On January 14, 2014, G& P moved the court for summary judgment in its favor and asked the court to find that it had no liability under the " Ocean or Combined Transport Waybill," ECF Nos. 20-3 & 26-5 (hereinafter the " Bill of Lading" ), or, alternatively, that its liability was limited to $50.00 by the terms of the Delivery Order, ECF Nos. 20-6 & 26-3, or $500.00 by the Carriage of Goods by Sea Act (" COGSA" ), Note following 46 U.S.C. § 30701 . ECF No. 20. On March 2, 2015, SKF and Zurich also moved for summary judgment on the issue of liability, asking the court to hold that G& P had not presented evidence of a viable limitation of liability. ECF No. 26.[1] G& P filed a consolidated response in opposition to SKF's motion and reply on April 2, 2015. The court held a hearing on the summary judgment motions on April 14, 2015. On May 6, 2015, the court entered an order requesting supplemental briefing from the parties on the issue of the condition of the goods when they were delivered to G& P in Savannah. ECF No. 43. The parties completed this briefing by May 18, 2015. ECF Nos. 45 & 46.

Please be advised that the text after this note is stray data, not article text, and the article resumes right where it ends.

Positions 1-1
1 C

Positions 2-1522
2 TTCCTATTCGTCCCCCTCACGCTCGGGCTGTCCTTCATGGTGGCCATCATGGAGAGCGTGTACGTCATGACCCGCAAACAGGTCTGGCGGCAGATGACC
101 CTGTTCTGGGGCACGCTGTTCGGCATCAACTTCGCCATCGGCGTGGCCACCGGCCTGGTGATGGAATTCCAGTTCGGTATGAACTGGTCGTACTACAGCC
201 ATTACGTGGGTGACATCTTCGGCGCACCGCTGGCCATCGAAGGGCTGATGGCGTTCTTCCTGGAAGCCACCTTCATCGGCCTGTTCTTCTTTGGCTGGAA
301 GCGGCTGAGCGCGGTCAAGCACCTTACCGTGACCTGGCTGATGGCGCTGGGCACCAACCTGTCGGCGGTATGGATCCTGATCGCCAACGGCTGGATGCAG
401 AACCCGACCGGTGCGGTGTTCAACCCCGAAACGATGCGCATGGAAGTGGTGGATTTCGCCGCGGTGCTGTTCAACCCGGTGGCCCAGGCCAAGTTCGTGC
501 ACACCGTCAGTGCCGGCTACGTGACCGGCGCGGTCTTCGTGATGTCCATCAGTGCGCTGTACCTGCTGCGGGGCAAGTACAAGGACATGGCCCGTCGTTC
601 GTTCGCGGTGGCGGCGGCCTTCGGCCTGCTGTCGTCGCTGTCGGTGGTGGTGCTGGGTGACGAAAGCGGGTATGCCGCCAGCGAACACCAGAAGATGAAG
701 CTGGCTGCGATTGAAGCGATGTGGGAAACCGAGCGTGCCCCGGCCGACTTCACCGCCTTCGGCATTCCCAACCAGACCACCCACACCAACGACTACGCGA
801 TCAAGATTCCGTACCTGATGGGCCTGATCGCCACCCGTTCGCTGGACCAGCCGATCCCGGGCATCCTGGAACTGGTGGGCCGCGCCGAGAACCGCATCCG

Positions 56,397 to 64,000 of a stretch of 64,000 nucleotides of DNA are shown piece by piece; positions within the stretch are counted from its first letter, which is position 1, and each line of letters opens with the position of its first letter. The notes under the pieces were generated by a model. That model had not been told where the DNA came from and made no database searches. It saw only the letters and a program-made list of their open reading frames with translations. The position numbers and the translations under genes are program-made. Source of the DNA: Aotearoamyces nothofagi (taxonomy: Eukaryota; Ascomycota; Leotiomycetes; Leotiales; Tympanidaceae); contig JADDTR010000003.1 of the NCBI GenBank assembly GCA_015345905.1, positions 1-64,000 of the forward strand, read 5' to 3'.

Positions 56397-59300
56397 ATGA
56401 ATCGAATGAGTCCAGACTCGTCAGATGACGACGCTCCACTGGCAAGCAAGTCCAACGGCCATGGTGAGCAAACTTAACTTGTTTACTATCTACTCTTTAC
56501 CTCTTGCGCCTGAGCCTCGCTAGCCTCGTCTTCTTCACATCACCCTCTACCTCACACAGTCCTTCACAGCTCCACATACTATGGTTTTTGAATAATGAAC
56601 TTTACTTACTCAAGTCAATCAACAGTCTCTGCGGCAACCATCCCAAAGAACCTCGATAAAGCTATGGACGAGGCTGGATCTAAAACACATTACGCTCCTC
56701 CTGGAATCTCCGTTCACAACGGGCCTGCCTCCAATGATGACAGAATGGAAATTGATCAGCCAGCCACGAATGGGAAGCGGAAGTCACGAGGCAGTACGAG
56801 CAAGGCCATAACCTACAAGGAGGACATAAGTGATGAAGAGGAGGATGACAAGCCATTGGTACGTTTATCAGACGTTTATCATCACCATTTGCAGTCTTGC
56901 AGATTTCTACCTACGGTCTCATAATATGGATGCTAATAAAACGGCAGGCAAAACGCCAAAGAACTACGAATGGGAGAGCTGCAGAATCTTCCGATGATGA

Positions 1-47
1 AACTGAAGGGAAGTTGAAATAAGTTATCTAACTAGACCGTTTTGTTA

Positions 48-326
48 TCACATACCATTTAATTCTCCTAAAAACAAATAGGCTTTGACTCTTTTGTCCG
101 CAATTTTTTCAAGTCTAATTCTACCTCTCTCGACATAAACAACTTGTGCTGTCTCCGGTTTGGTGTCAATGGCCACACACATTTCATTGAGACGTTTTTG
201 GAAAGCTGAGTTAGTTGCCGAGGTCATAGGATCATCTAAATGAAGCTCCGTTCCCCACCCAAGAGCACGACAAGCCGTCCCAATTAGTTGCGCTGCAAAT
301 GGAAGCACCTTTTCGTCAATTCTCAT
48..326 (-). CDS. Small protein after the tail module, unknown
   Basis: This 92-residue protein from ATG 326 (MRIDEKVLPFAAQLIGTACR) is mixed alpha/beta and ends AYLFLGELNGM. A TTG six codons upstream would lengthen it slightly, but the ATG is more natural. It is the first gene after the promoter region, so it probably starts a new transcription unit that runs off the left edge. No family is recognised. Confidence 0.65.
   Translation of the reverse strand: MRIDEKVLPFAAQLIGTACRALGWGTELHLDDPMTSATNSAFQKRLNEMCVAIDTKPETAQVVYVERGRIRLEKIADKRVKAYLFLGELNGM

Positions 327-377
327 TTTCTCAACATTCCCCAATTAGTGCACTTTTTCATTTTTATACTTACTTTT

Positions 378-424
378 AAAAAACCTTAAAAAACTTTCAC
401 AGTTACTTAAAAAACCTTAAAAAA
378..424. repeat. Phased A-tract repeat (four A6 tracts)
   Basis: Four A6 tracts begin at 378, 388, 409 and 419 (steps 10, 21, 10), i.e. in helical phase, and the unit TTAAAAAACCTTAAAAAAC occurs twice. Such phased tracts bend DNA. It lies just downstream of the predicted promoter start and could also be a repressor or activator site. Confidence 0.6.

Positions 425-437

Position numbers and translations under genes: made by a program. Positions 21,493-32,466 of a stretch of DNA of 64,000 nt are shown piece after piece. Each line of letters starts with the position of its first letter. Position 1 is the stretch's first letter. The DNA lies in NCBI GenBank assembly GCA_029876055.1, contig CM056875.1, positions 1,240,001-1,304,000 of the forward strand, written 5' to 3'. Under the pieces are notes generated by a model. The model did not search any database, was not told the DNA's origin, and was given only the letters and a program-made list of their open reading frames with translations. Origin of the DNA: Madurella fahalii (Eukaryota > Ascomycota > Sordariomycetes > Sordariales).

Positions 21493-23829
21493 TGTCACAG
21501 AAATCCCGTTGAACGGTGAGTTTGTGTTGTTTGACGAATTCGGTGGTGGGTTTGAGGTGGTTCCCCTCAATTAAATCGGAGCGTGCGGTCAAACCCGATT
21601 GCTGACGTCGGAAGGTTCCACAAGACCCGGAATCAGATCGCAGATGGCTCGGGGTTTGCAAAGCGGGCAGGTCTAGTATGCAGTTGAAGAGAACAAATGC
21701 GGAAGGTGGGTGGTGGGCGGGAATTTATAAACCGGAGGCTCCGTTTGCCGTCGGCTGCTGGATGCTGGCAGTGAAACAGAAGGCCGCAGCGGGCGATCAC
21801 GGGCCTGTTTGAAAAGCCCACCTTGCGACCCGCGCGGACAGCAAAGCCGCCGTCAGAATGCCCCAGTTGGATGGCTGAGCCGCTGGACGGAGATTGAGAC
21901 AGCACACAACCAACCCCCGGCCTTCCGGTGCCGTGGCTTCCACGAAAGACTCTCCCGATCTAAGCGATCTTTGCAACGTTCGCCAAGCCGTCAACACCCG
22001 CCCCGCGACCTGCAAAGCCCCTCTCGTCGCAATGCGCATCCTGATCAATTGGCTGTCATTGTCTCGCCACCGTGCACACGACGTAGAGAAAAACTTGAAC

On June 19, 2015, the court issued an order addressing some of the issues raised by the parties in their summary judgment motions. ECF No. 49 (" June 19 Order" ). In that order, the court summarized the underlying facts and various details of the shipping documents involved. Id. at 2-6.[2] The court noted the parties' disagreement about the applicable law--COGSA or the Carmack Amendment, 49 U.S.C. § 14706__ and provided background about each provision. Id. at 7-9. The court further observed that whether the Bill of Lading is a through bill determines whether COGSA or the Carmack Amendment applies. Id. at 6. The court held the through bill of lading question to be a question of fact resolvable by the court as an exercise of the court's admiralty jurisdiction. Id. at 9. The court found the record to be ambiguous and scheduled an evidentiary hearing on the through bill of lading